Our extraction operations deploy advanced sensors that gives us greater information about the ores we are mining. We receive ‘live’ data at dimensions we can measure in pixels, rather than metres.  At Escondida in Chile, an ore value ranking solution now increases the net value of saleable product by assigning highest value material to the most profitable destinations. This means more precise extraction of copper and reduced processing and waste.

Optimising our use of the right technology has very clear safety benefits as well. For instance, at Jimblebar in Western Australia, we began investing in a fully autonomous truck fleet in 2013 and we’ve seen a reduction of over 80% of incidents involving haul tracks.

We are upskilling our workforce for a fundamental change in the jobs mix because that is one of the ways the mining sector can show leadership in a rapidly changing world.

Optimised transport logistics

We employ precision loading techniques in our rail operations, using laser technology to ensure the accurate and safe weighing of our rail cars transporting ore. To give a sense of the scale, our Western Australia Iron Ore rail network hosts thousands of ore trains annually, to transport more than 270 million tonnes of iron ore. Every day, huge rail cars are loaded with iron ore to transport to port. Several key parts of the process are now automated and the lasers allows for accurate scanning of each ore car’s fill-state and ore density. It means cars can be loaded to maximum capacity, while maintaining safe operations.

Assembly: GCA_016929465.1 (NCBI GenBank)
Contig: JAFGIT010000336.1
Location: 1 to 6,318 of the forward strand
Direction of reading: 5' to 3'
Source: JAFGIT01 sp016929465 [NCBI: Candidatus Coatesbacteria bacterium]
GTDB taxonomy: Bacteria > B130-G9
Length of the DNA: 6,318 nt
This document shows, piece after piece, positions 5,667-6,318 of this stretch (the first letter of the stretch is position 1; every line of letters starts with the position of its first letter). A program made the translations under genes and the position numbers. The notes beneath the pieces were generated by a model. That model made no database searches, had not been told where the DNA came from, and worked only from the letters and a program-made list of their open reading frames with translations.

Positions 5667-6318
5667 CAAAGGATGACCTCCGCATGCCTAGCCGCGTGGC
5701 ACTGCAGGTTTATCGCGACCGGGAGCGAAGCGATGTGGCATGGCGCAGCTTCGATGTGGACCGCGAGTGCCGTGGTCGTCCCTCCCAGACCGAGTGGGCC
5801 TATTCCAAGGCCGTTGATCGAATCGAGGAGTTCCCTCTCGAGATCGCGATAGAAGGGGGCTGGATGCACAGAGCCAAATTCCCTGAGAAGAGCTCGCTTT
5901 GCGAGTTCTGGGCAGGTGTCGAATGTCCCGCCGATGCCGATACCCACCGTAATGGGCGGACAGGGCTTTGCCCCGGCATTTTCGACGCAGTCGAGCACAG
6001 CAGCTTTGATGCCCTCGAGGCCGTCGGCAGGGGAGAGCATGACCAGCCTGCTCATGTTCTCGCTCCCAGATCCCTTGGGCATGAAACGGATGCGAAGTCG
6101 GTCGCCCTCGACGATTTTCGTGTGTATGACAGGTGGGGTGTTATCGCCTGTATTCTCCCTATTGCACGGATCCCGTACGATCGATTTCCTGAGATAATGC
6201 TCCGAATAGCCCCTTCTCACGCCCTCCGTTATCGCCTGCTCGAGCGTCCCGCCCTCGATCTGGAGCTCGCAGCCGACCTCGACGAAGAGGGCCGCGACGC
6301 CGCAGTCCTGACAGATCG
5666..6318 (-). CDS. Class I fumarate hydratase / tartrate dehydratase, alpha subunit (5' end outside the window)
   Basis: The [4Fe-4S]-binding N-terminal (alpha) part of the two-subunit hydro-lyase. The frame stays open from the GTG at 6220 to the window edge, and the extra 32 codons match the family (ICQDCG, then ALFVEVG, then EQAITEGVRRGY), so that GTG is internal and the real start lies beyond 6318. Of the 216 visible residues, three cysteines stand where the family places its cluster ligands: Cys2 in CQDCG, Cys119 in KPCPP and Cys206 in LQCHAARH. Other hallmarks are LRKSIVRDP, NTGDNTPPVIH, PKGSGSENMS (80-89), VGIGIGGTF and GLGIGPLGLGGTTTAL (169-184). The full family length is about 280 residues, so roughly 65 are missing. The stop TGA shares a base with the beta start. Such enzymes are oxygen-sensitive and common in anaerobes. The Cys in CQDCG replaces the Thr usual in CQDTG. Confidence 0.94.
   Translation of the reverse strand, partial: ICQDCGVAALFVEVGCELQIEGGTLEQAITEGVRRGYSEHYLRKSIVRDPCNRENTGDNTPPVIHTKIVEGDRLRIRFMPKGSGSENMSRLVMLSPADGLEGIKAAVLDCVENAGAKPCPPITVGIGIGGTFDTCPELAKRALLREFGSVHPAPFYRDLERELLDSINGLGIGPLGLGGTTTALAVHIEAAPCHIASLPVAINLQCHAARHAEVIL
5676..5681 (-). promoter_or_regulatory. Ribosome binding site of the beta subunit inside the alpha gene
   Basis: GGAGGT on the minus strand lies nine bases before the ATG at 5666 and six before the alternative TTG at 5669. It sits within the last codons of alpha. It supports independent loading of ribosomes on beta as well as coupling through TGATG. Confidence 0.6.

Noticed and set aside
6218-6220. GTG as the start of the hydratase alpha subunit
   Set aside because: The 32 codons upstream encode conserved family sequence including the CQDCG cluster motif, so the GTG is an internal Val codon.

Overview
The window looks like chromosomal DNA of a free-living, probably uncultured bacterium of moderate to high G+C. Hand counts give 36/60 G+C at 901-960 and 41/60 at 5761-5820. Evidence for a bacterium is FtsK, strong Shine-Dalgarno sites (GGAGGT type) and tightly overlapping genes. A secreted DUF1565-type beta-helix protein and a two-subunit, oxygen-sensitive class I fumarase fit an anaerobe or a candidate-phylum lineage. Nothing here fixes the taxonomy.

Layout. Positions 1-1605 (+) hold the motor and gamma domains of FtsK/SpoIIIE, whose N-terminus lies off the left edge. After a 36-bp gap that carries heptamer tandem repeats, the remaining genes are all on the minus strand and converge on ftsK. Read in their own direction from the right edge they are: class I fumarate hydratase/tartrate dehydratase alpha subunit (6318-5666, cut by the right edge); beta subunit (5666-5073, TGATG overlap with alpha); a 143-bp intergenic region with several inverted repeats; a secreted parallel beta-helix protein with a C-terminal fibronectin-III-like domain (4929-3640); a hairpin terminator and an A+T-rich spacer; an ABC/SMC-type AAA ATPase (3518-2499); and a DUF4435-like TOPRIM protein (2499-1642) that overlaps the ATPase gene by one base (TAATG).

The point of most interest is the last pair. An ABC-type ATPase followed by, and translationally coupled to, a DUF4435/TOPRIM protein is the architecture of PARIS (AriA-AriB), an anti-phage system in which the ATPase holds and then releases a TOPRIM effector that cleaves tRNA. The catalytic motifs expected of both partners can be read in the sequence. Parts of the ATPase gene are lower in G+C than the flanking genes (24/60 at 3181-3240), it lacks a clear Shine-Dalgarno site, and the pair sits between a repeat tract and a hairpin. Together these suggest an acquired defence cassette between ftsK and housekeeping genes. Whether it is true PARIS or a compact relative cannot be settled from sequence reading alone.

Our use of machine learning also applies to using an automated system that schedules maintenance of tracks, and the dispatch of trains carrying ore between our Western Australian assets and Port Hedland.

At the end of our assembly line we are piloting autonomous ship loaders, transferring our ores onto vessels under the primary supervision of a controller in a remote operations centre.

While these are some of the initiatives we are employing they are only worthwhile if the sum of the parts is greater than the whole. For us this means standardisation, simplification and the seamless sharing of information across our sites and people, so an innovation in one area doesn’t create a bottleneck in another part of the system.

People are our most important asset and will remain at the centre of everything we do. Advances in technology have the potential to improve safety, productivity and efficiency, and technology is the enabler that will allow our people to deliver continuous improvements to the way we do business and is a key part of remaining competitive. This has always been the case and will continue to be so.

That means we must invest in people to make it happen. BHP has made significant investment to promote interest in STEM subjects. We are upskilling our workforce for a fundamental change in the jobs mix because that is one of the ways the mining sector can show leadership in a rapidly changing world, including creating a more diverse workforce.

As a business with a relatively small number of large and long-life assets, we are well placed to consider how a standardised approach to these technologies could apply across our whole business, benefiting ourselves and our customers. Combining our deep experience in the resource industry with existing and emerging technology has even greater impact given the scale of our assets. In the past, we were happy to be a fast follower, now we are looking at how best to put technology leadership at the forefront of our strategy.